Policy-driven evidence

In today’s WaPo, we see the fundamental difference between an advanced culture that confronts even uncomfortable reality with courage and honesty and a primitive, short-sighted one that tells itself reassuring lies.


Author: Michael O'Hare

Professor of Public Policy at the Goldman School of Public Policy, University of California, Berkeley, Michael O'Hare was raised in New York City and trained at Harvard as an architect and structural engineer. Diverted from an honest career designing buildings by the offer of a job in which he could think about anything he wanted to and spend his time with very smart and curious young people, he fell among economists and such like, and continues to benefit from their generosity with on-the-job social science training. He has followed the process and principles of design into "nonphysical environments" such as production processes in organizations, regulation, and information management and published a variety of research in environmental policy, government policy towards the arts, and management, with special interests in energy, facility siting, information and perceptions in public choice and work environments, and policy design. His current research is focused on transportation biofuels and their effects on global land use, food security, and international trade; regulatory policy in the face of scientific uncertainty; and, after a three-decade hiatus, on NIMBY conflicts afflicting high speed rail right-of-way and nuclear waste disposal sites. He is also a regular writer on pedagogy, especially teaching in professional education, and co-edited the "Curriculum and Case Notes" section of the Journal of Policy Analysis and Management. Between faculty appointments at the MIT Department of Urban Studies and Planning and the John F. Kennedy School of Government at Harvard, he was director of policy analysis at the Massachusetts Executive Office of Environmental Affairs. He has had visiting appointments at Università Bocconi in Milan and the National University of Singapore and teaches regularly in the Goldman School's executive (mid-career) programs. At GSPP, O'Hare has taught a studio course in Program and Policy Design, Arts and Cultural Policy, Public Management, the pedagogy course for graduate student instructors, Quantitative Methods, Environmental Policy, and the introduction to public policy for its undergraduate minor, which he supervises. Generally, he considers himself the school's resident expert in any subject in which there is no such thing as real expertise (a recent project concerned the governance and design of California county fairs), but is secure in the distinction of being the only faculty member with a metal lathe in his basement and a 4×5 Ebony view camera. At the moment, he would rather be making something with his hands than writing this blurb.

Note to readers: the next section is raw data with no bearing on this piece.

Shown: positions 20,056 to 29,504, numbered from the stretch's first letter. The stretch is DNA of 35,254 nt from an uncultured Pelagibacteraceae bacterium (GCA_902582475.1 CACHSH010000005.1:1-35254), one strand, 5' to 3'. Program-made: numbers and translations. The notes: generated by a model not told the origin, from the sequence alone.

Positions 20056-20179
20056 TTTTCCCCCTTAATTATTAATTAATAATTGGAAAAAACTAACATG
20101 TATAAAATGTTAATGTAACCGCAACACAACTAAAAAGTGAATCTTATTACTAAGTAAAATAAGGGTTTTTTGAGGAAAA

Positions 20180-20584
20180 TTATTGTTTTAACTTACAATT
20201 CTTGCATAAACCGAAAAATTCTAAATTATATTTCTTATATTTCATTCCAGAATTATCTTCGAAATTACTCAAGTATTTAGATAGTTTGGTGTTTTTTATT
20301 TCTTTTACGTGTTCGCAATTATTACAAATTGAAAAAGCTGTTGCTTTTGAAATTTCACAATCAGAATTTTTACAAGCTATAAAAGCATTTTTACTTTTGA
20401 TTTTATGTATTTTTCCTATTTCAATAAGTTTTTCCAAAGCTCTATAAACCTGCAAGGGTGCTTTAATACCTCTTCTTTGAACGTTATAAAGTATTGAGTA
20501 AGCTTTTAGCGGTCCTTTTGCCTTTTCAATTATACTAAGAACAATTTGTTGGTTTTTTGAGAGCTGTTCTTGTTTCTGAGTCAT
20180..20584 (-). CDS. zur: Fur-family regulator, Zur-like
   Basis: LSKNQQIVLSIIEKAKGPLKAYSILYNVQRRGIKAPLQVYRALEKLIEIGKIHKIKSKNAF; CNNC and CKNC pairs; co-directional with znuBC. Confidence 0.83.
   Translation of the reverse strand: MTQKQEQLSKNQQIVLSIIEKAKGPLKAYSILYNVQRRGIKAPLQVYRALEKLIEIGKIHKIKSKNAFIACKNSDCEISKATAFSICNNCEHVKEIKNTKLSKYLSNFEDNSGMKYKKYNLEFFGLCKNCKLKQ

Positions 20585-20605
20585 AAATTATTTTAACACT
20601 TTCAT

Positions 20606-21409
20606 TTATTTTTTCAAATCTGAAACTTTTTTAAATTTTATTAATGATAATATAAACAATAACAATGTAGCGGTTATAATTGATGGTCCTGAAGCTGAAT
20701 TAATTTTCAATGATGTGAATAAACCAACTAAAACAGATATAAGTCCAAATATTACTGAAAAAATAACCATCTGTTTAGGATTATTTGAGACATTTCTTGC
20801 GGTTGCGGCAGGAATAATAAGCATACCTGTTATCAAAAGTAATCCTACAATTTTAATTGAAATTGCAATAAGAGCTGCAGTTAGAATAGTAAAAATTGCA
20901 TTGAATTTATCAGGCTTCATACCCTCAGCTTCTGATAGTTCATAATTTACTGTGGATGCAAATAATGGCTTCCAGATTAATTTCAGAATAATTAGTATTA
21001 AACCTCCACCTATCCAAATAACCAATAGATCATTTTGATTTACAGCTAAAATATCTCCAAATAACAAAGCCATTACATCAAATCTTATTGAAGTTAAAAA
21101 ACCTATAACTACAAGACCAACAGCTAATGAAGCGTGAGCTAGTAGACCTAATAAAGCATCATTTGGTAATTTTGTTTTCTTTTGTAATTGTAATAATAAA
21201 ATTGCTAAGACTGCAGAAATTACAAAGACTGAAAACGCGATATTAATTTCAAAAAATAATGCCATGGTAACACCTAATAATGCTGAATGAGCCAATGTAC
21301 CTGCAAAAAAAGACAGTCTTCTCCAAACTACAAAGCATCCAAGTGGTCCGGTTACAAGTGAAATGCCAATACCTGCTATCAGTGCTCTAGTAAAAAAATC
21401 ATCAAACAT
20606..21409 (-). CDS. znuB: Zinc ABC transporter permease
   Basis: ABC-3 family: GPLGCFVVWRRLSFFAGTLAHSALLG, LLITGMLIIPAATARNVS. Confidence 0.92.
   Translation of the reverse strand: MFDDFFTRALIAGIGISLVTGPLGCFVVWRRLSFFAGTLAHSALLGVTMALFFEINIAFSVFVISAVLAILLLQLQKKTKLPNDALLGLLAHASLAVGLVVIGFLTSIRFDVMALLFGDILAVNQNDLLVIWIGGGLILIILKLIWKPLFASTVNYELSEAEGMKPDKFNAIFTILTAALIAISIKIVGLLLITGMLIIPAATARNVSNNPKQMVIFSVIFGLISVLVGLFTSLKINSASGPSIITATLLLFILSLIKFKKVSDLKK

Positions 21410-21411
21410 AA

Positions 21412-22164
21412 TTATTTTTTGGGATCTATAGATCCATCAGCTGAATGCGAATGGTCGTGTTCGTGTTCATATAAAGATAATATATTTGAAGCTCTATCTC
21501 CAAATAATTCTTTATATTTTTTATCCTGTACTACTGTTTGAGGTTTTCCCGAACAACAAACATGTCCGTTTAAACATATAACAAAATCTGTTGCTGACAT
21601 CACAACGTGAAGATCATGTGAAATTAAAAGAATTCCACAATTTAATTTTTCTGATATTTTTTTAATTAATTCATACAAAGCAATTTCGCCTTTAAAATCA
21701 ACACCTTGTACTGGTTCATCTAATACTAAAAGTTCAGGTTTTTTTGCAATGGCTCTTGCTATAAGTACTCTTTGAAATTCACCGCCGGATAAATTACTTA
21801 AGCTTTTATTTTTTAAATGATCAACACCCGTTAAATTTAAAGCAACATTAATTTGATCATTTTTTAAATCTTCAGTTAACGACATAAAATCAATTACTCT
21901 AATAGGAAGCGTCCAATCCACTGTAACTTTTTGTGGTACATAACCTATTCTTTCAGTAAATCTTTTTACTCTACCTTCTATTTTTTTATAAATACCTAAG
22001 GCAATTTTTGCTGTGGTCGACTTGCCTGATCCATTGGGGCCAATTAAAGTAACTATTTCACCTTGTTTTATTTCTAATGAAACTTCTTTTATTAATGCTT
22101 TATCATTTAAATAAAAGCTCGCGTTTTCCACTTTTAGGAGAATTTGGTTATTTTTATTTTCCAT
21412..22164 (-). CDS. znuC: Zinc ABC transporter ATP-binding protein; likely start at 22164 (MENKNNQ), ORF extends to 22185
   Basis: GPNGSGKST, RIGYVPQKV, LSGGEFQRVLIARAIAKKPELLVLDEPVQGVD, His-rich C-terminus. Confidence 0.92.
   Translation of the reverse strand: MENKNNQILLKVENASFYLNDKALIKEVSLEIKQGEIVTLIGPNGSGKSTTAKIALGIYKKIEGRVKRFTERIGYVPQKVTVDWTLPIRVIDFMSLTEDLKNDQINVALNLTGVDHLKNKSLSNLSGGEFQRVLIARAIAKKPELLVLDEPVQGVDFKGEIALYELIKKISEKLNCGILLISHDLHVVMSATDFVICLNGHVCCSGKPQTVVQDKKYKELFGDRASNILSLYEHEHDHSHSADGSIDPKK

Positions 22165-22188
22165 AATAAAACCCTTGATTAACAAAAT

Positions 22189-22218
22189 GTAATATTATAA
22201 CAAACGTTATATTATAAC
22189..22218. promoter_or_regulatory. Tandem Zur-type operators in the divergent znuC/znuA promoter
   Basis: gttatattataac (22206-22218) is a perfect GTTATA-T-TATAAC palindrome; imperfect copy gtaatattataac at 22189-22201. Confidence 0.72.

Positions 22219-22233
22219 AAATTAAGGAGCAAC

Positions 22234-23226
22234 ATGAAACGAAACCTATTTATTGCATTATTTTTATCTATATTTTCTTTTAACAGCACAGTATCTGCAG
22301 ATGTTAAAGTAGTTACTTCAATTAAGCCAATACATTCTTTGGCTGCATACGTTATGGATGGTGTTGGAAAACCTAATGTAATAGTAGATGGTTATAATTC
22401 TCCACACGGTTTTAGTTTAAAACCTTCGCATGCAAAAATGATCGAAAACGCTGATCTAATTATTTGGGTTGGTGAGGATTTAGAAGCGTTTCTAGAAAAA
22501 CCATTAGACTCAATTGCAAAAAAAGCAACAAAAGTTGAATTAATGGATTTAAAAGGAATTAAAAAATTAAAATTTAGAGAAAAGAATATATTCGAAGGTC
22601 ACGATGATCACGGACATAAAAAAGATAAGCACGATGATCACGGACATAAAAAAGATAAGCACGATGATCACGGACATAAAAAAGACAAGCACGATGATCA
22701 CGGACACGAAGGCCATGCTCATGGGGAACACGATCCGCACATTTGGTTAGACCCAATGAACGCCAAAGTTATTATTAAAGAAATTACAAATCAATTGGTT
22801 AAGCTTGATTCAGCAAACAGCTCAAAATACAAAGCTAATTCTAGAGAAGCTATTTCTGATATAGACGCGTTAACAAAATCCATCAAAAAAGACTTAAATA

6 thoughts on “Policy-driven evidence”

  1. This must be snark. I see no basic difference between the too approaches.

    For the record, I detest ambiguous posts like this. Are you trying to make a particular point or its opposite?

    1. Your first paragraph is exactly accurate. Your second says, in effect, “Don’t poke them with an épée; hit them over the head with a club.”

      I the club is sometimes appropriate, but so too, sometimes, is the poke with the lighter weapon.

  2. The solution for coastal North Carolinans is to move to Kurdistan. The Kurds can read maps and take decisive but prudent action towards a long-term goal. They must be thinking now if it's safe to take Mosul from ISIS. the way they took Kirkuk,

  3. In my Philosophy classes at Loyola College, a Jesuit school, there was frequent reference to the Thomistic view that there are certain attributes of humans, known as human nature, that form the basis for ethics. The reason I bring that up is not ethics; rather, it's the idea that there is some commonality to "human nature" that transcends culture, and imbues us all.

    These two articles (and observation of many other instances) seem to support that theory.

    1. I think your Jesuit education may have made it difficult to see the critical distinction highlighted by Wimberley. There is not necessarily a moral component involved in either the examples in the original post or in Wimberley's Kurdish counter example. The distinction is between responding to an uncomfortable reality clearheadedly and with a calculated plan of action and a response based on self deception superstition or stupidity. The history of our species is replete with examples of both kinds of responses.

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